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Get Wild: Thankful for water, in all its forms

Stasia Stockwell
Get Wild
Snow is pictured above Francie’s Cabin in Summit County.
Stasia Stockwell/Get Wild

I woke up in early November to a thick blanket of snow draped across the peaks, filling in the valleys. Like a kid on Christmas, I smiled ear-to-ear. While this occurrence used to be common, these days it feels more like a rare treat. This time last year, I was still lubing my bike chain in search of dry trails as warm and sunny weather persisted across Colorado. This year, I’m already reaching for my powder skis. There’s no guarantee these white and gray, foot-deep mornings will continue all season, but I’ll relish in it while I can.

Winter is changing across our country, and the globe, but it’s easiest to notice those changes in the landscapes we call home. I can recall days as a kid, skiing deep, deep, powder in November, and many seasons where it seemed my dad never put the snow blower down. My brother and I would scrape our shovel blades on the sidewalk while he cleared the driveway in time to catch first chair on yet another powder day. A few years ago, my dad sold his snow blower. It took up too much space in the garage, but really, he just didn’t need it. A shovel was sufficient for the occasional couple inches he’d need to clear. 

The West has been stuck in a megadrought for over two decades now. The Denver Post recently reported that, given the dangerously low levels of the Colorado River, “Reclamation officials … will consider whether to turn down the faucet on downstream states next year and in 2024.” Water is dwindling across the West. But as George Sibley wrote in Issue 198 of the Mountain Gazette, “Really, the biggest crisis facing the Colorado River is not a ‘river in crisis’; it’s an out of control species in crisis.”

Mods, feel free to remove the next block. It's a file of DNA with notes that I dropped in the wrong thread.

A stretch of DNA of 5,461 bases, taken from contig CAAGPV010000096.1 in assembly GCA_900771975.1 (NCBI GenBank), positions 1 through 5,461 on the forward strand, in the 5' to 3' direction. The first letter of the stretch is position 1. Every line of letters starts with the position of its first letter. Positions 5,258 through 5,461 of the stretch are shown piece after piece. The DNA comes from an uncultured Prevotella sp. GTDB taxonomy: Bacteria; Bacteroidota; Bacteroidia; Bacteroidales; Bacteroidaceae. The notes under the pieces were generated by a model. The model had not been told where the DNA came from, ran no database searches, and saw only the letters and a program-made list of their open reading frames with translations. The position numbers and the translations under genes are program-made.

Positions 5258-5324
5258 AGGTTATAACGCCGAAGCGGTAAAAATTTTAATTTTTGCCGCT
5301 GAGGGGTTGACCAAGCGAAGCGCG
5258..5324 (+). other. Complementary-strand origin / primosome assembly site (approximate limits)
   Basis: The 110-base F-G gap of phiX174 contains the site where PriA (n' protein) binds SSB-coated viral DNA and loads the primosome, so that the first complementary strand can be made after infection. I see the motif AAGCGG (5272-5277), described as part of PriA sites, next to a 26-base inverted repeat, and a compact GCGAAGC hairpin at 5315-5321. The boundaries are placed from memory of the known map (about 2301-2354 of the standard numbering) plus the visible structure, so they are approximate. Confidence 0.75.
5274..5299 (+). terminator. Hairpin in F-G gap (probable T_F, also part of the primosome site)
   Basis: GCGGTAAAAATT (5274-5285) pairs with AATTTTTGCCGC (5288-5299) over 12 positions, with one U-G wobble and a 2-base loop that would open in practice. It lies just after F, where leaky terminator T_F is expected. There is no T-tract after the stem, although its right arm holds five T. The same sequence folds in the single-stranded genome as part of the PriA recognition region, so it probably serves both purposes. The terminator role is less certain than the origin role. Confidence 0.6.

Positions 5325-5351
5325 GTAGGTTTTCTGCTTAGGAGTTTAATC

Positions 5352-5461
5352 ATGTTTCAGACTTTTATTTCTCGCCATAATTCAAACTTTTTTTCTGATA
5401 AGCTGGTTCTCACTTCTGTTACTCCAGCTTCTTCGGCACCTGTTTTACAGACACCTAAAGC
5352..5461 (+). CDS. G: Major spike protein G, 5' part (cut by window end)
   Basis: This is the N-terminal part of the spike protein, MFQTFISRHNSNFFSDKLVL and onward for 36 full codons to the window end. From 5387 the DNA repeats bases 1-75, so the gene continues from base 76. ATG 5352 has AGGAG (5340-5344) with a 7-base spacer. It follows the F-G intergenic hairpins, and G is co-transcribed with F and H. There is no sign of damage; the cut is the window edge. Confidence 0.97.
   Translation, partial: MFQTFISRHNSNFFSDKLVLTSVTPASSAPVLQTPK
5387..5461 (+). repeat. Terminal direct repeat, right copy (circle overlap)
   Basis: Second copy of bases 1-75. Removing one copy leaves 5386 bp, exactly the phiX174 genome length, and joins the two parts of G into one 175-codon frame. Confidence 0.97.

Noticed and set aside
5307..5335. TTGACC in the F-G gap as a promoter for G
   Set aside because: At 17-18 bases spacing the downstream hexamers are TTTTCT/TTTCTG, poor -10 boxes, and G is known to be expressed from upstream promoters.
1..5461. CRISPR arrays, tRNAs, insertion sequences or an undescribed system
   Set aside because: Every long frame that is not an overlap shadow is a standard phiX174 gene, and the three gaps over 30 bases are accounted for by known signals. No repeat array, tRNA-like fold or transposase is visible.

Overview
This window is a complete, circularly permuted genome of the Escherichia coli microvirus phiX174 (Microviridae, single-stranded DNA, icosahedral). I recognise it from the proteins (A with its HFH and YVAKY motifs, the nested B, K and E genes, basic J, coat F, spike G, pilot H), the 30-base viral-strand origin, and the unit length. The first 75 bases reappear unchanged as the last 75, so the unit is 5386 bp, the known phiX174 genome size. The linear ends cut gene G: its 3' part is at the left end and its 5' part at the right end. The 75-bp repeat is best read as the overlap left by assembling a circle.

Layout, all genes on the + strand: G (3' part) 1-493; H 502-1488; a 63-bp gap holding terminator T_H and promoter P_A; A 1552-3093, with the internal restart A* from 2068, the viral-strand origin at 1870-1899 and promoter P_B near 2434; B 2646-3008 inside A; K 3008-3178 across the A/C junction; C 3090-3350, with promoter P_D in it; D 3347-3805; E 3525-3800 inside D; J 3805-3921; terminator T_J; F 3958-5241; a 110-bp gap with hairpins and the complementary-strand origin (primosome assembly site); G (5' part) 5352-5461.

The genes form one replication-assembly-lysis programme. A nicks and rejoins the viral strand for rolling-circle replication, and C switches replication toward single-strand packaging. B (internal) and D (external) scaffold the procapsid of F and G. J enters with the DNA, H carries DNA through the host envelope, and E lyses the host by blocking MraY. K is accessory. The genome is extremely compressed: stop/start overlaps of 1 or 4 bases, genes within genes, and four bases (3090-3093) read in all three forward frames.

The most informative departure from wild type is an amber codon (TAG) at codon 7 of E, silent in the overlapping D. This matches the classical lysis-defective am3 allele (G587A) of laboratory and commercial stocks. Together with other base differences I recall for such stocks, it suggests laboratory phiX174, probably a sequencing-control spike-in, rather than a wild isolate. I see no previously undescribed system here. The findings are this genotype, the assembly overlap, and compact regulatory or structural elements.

When rainy days persist through summer, and mushrooms sprout through the damp forest soil in unusually extravagant numbers, it’s easy to forget that smoke-saturated skies and creeping temperatures have become seasonal norms in our mountain home. When snow surprises us with early-season powder days, it’s easy to forget that those powder days are becoming fewer and farther between. We’re lucky enough to live at the source — at the base of mountains that slowly shed snowmelt into tributaries that eventually reach the Colorado River, but how often do we think about that? Perhaps we’ve gotten too good at taking water for granted. 

Folks in the West — including those of us in Colorado’s High Country — are now faced with a challenge that offers no simple solution. We would be remiss to blame a river for problems we humans have created ourselves. There will be much debate over the coming months and years about how to care for and disperse the water we have. 



The Colorado River is pictured in the Grand Canyon. Much of the snow in Summit County eventually feeds the Colorado River as it flows toward the Pacific Ocean.
Stasia Stockwell/Get Wild

As we attempt to solve this, perhaps it’s best to first practice gratitude — a custom long held by indigenous tribes across the West. We must not forget that water is precious. When we stand at the sink to pour a glass of water, we should consider where that water comes from. When summer rains douse our forests, we should be thankful that we can breathe clean air. When snow storms bring celebration on the ski slopes, we should remember that it provides more than recreation. That snow, which will eventually melt and flow into the depths of the Grand Canyon and beyond, sustains life in the West. Perhaps if we can learn to be grateful for water in all its forms, we can find a way to be better stewards of our rivers.

Stasia Stockwell

Stasia Stockwell is a Breckenridge local and avid backcountry skier. A true mountain dweller, she feels most at home in the Alpine. Stasia writes primarily for the outdoor adventure realm, with the desire to connect readers from all backgrounds with nature in a meaningful way.


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